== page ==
(AP Photo/Adrian Dennis, Pool)
As businesses are scaling back, the video provider announces more censorship likely.
With each day of our country working to contend with the Wuhan virus outbreak, more businesses are closing or rolling back their workforce. With things ahead of us resting in the unknown, mounting numbers of workers are heading home. Yet, as this reality means a severe drop in activity, the content provider YouTube has declared that, as a result, the infamous practice of removing videos based on content on its platform is likely to increase.
The cause for this is said to be a result of more of its workforce being sent home. Those jobs that are set to oversee and judge which videos may violate the service’s standards are being furloughed for the sake of virus safety, and the vetting of content will be turned over to automated systems. This is expected to broaden the practice of removing content deemed ‘’offensive’’.
With fewer people to review content, our automated systems will be stepping in to keep YouTube safe. More videos will be removed than normal during this time, including content that does not violate our Community Guidelines.
We know this will be hard for all of you.
— TeamYouTube (@TeamYouTube) March 16, 2020
So much about this does not ring true. Just to begin, you have to wonder why, in the face of a societal crisis, Google (which owns YouTube) would not be looking to scale back on its practice. Not only for the sake of making things easier on the population – instead of more difficult – but with so many people who are going to become ensconced at home, there is going to be a growing desire for online entertainment, as well as more opportunity to create content for the platform.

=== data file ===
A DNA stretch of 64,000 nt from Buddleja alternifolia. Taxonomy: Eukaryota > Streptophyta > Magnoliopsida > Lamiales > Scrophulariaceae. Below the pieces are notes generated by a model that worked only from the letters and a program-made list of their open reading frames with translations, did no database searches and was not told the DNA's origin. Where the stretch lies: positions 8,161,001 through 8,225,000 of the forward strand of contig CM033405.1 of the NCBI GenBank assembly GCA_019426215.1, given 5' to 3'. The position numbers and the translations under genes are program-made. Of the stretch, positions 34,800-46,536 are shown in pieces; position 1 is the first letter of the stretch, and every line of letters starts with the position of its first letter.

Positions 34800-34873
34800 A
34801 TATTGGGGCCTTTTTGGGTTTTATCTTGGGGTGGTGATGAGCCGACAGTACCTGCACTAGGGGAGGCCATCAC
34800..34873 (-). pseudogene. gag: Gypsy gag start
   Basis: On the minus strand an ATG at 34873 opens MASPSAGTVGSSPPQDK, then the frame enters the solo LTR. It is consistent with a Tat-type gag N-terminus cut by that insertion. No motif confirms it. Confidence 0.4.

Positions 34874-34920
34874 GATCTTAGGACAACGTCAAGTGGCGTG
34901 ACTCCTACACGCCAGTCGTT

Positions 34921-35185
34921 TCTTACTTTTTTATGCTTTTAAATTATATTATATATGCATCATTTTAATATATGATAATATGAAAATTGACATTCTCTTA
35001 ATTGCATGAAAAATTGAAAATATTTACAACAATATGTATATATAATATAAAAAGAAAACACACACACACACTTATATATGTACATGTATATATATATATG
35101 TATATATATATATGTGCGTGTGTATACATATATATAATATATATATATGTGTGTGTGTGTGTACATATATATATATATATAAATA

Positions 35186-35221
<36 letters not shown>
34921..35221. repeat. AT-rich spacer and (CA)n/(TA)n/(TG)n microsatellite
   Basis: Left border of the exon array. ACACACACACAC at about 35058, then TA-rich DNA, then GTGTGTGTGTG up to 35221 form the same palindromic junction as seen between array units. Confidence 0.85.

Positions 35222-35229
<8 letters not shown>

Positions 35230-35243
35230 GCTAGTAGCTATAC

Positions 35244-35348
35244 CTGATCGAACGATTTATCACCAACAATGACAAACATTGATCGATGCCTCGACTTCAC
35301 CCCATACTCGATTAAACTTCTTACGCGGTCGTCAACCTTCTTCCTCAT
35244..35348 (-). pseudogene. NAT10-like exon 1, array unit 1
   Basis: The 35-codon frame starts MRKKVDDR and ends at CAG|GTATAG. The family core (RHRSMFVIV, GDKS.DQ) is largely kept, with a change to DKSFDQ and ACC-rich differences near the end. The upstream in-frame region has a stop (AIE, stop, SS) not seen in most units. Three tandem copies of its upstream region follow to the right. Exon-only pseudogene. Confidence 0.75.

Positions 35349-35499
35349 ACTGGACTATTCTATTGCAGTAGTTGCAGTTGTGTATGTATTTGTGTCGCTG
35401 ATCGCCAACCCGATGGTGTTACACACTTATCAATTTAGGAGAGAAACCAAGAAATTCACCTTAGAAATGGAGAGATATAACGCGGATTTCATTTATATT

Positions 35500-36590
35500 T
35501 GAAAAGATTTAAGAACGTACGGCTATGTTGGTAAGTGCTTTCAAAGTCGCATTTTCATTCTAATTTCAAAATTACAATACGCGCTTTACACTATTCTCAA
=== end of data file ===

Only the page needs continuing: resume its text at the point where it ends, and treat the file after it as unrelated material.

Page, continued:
To further add to the nonsensical aspect, the company is in possession of possibly the largest cloud storage capacity on the planet. There should be little problem having workers accessing this data remotely. Now factor in the company also has its own remote office suite programs it seems that it would be the easiest thing to have your staff continuing this work from home. Setting them up with a Chromebook and a VPN would be a rather easy process.
Considering how vital getting information out in this drastically curtailed social setting is, cutting off more content seems abjectly misguided. Add to that the less nefarious but no less serious need of many who rely upon their video traffic as a means of financial support and you begin to wonder just what might be behind this call out to expect more content removal from the platform.
The company is destabilizing its platform, setting roadblocks for its customer base, and cheapening the value of its own workers by relying upon automation and AI to do their jobs. At the very least, you have to wonder if the executives might be using this as an opportunity to measure how much of the labor it can offset to automation in the longer picture of things.